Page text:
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Nat Clin Pract Cardiovasc Med. 2008 Jul;5(7):375-86. doi: 10.1038/ncpcardio1245. Epub 2008 Jun 10.

Diastolic heart failure: mechanisms and controversies.

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Institute of Circulatory and Respiratory Health, CIHR, NCSB 11-1266, Toronto General Hospital, 200 Elizabeth Street, Toronto, ON M5G 2C4, Canada.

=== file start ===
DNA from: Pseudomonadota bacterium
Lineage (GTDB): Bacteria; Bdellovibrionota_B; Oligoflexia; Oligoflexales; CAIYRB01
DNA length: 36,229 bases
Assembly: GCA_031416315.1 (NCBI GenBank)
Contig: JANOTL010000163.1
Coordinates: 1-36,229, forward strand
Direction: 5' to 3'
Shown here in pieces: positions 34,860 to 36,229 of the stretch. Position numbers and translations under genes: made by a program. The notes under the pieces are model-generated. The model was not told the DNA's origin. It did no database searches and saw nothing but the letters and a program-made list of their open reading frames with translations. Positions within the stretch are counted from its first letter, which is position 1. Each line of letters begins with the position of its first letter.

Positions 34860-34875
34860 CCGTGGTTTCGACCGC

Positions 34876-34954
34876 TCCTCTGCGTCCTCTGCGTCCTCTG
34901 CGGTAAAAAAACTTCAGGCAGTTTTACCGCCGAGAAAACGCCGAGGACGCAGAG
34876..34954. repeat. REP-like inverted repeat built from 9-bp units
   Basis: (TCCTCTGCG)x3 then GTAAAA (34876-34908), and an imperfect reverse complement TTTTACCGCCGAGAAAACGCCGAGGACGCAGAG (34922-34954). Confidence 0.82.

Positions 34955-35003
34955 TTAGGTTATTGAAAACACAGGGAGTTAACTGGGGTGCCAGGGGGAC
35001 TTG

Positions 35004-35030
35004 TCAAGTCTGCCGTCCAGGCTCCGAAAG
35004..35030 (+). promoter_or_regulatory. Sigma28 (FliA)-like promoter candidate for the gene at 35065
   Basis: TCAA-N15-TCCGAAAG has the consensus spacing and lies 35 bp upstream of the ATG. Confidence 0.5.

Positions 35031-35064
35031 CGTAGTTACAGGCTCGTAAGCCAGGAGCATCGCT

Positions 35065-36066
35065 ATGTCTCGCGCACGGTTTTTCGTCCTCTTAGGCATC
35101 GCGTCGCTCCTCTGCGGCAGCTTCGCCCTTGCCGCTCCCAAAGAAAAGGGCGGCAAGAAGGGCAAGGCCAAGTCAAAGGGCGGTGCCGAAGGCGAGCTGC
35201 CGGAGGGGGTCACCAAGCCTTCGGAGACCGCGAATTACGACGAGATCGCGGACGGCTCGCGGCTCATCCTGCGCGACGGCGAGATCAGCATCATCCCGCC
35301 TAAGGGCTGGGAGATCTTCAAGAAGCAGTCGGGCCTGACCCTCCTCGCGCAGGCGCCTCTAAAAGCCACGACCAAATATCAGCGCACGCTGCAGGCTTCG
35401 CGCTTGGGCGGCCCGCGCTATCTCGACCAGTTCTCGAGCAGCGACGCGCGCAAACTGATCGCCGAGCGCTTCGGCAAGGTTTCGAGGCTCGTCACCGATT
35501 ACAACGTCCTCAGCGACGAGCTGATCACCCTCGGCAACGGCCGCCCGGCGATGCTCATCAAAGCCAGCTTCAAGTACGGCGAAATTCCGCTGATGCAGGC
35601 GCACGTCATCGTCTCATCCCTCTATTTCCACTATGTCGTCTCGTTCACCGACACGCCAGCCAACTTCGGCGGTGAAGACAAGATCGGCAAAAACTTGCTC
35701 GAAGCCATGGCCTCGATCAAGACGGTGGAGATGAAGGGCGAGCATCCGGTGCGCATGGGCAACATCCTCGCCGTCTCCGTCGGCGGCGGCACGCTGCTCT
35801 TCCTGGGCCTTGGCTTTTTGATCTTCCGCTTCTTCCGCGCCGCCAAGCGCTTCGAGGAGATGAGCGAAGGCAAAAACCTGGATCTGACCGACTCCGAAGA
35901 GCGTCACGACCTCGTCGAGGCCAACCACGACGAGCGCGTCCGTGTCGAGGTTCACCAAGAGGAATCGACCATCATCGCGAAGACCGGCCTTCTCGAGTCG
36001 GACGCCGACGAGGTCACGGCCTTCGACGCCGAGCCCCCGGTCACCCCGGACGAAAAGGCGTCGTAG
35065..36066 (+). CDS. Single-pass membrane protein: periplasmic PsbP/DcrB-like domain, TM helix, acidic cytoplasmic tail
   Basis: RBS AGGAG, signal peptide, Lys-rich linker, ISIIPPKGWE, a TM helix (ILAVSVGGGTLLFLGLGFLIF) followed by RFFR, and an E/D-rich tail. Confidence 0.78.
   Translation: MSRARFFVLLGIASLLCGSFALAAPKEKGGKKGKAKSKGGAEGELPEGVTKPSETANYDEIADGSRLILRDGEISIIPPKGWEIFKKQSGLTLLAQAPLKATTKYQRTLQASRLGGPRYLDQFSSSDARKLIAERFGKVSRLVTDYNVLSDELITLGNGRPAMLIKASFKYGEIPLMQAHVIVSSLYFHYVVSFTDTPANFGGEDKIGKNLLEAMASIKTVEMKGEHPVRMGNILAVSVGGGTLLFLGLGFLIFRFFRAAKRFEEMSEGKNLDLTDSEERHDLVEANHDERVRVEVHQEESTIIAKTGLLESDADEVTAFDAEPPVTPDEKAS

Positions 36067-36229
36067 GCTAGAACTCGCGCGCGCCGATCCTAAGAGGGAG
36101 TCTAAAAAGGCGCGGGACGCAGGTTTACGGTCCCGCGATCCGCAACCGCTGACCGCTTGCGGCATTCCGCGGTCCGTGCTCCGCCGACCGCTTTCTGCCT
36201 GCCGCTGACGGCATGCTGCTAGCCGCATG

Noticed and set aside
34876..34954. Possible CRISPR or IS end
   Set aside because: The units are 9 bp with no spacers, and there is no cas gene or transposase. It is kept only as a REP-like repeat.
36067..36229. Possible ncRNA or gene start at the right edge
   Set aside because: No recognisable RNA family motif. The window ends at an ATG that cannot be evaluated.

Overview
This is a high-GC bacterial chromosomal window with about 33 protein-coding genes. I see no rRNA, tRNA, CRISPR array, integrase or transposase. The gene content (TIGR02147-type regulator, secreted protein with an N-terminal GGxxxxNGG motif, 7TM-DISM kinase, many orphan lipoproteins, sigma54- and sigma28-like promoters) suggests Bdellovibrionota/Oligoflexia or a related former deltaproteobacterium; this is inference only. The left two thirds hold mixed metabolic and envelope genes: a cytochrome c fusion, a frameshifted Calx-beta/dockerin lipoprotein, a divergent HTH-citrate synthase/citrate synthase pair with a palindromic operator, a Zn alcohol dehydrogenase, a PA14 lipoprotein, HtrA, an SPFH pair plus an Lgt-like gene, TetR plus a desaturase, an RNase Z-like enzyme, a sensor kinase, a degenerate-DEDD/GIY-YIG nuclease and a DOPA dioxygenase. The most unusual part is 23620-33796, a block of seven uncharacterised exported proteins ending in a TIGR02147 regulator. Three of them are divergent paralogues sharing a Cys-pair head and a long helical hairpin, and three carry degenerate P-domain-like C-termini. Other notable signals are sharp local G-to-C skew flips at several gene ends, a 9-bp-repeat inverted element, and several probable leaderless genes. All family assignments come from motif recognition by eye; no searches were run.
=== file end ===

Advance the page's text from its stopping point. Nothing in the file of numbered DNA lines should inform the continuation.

Epidemiological and experimental studies have documented both the rising burden of diastolic heart failure (DHF) and several mechanisms that distinguish this disease from systolic heart failure (SHF). Controversies continue to surround the term 'DHF' as well as its existence as a pathophysiological entity distinct from SHF. Approximately half of all patients who present with heart failure have near-normal systolic function and predominately abnormal diastolic function. Recent reports counter the commonly held belief that survival of patients with DHF is better than that of patients with SHF. The challenges associated with managing the DHF phenotype arise from the heterogeneous etiologies of the condition that include aging, diabetes mellitus, hypertension and ischemia. Lack of diastolic distensibility in DHF has been attributed primarily to hypertrophy and fibrosis. Extracellular matrix and cytoskeletal components including matrix metalloproteinases, titin isoforms, and the quality and quantity of collagen are implicated in DHF development. Impaired active relaxation of the contractile apparatus also contributes to DHF. Novel therapeutic targets that address the pathophysiology of this disease are being actively explored, although as yet there are no proven therapies for DHF. New epidemiologic and mechanistic data regarding DHF highlight the urgency with which the scientific community must address this important public health problem.

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